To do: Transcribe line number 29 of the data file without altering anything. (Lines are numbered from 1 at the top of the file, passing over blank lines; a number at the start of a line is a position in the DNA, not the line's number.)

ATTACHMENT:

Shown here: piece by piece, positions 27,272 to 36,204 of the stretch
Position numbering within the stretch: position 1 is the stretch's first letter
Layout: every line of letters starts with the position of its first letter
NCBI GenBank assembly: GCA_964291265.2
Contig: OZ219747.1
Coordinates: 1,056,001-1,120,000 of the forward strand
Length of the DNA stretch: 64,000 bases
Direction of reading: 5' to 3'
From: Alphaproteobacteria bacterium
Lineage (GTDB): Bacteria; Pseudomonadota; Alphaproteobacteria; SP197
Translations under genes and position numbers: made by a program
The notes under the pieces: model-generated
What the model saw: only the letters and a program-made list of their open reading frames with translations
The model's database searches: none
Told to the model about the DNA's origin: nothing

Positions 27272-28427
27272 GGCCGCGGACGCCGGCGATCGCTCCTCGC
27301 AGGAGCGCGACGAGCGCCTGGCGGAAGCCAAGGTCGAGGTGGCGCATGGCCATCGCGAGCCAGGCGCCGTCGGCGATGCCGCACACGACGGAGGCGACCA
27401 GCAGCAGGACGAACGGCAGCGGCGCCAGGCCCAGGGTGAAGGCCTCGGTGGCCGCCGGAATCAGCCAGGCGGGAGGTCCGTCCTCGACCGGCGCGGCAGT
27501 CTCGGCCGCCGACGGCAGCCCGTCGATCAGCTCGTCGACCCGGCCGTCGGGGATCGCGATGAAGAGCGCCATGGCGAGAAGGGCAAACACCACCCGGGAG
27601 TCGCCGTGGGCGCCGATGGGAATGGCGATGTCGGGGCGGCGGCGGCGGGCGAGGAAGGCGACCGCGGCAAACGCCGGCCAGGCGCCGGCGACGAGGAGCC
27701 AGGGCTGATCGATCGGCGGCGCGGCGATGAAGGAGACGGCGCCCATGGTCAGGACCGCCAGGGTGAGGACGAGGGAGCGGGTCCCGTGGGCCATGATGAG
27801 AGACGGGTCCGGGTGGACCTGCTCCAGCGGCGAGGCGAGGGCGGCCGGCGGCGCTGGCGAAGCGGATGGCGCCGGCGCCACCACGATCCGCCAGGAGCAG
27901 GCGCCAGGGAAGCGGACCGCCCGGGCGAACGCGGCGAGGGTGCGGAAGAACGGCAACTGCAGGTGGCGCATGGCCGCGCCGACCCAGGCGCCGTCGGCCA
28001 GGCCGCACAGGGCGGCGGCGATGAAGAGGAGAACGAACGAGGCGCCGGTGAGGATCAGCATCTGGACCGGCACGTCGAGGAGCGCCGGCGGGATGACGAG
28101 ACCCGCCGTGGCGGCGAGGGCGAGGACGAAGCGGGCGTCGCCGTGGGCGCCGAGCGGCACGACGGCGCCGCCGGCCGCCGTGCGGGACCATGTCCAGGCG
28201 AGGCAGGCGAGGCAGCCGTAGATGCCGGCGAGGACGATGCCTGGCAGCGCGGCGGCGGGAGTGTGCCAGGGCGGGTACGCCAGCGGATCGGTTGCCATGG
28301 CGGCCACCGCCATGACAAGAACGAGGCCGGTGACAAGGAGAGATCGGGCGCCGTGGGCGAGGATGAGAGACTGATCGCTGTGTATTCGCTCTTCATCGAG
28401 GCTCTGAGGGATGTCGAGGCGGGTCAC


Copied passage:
28401 GCTCTGAGGGATGTCGAGGCGGGTCAC